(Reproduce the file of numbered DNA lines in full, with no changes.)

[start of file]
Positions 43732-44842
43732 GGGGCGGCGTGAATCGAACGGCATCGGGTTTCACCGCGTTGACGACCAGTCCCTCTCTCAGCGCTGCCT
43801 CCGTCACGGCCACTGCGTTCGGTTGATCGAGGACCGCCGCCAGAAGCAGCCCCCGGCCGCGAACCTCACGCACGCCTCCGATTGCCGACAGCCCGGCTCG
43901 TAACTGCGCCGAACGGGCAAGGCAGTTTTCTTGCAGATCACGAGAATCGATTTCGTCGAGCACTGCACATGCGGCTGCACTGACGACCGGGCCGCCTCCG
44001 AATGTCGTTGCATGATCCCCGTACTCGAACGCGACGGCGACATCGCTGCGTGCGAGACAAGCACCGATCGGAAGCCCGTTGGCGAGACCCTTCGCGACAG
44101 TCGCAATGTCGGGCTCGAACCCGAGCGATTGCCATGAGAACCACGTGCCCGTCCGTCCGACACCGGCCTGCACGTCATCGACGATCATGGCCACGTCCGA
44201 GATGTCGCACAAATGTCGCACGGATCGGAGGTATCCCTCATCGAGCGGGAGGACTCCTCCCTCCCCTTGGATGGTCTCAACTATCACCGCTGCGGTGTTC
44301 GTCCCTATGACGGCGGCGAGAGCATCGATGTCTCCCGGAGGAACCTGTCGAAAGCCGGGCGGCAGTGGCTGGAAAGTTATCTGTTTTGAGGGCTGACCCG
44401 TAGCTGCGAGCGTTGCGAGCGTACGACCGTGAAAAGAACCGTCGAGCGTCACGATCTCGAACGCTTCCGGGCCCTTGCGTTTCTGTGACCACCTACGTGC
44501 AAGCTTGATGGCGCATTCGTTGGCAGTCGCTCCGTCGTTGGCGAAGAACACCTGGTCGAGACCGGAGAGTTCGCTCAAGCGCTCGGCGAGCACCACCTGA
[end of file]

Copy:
Positions 43732-44842
43732 GGGGCGGCGTGAATCGAACGGCATCGGGTTTCACCGCGTTGACGACCAGTCCCTCTCTCAGCGCTGCCT
43801 CCGTCACGGCCACTGCGTTCGGTTGATCGAGGACCGCCGCCAGAAGCAGCCCCCGGCCGCGAACCTCACGCACGCCTCCGATTGCCGACAGCCCGGCTCG
43901 TAACTGCGCCGAACGGGCAAGGCAGTTTTCTTGCAGATCACGAGAATCGATTTCGTCGAGCACTGCACATGCGGCTGCACTGACGACCGGGCCGCCTCCG
44001 AATGTCGTTGCATGATCCCCGTACTCGAACGCGACGGCGACATCGCTGCGTGCGAGACAAGCACCGATCGGAAGCCCGTTGGCGAGACCCTTCGCGACAG
44101 TCGCAATGTCGGGCTCGAACCCGAGCGATTGCCATGAGAACCACGTGCCCGTCCGTCCGACACCGGCCTGCACGTCATCGACGATCATGGCCACGTCCGA
44201 GATGTCGCACAAATGTCGCACGGATCGGAGGTATCCCTCATCGAGCGGGAGGACTCCTCCCTCCCCTTGGATGGTCTCAACTATCACCGCTGCGGTGTTC
44301 GTCCCTATGACGGCGGCGAGAGCATCGATGTCTCCCGGAGGAACCTGTCGAAAGCCGGGCGGCAGTGGCTGGAAAGTTATCTGTTTTGAGGGCTGACCCG
44401 TAGCTGCGAGCGTTGCGAGCGTACGACCGTGAAAAGAACCGTCGAGCGTCACGATCTCGAACGCTTCCGGGCCCTTGCGTTTCTGTGACCACCTACGTGC
44501 AAGCTTGATGGCGCATTCGTTGGCAGTCGCTCCGTCGTTGGCGAAGAACACCTGGTCGAGACCGGAGAGTTCGCTCAAGCGCTCGGCGAGCACCACCTGA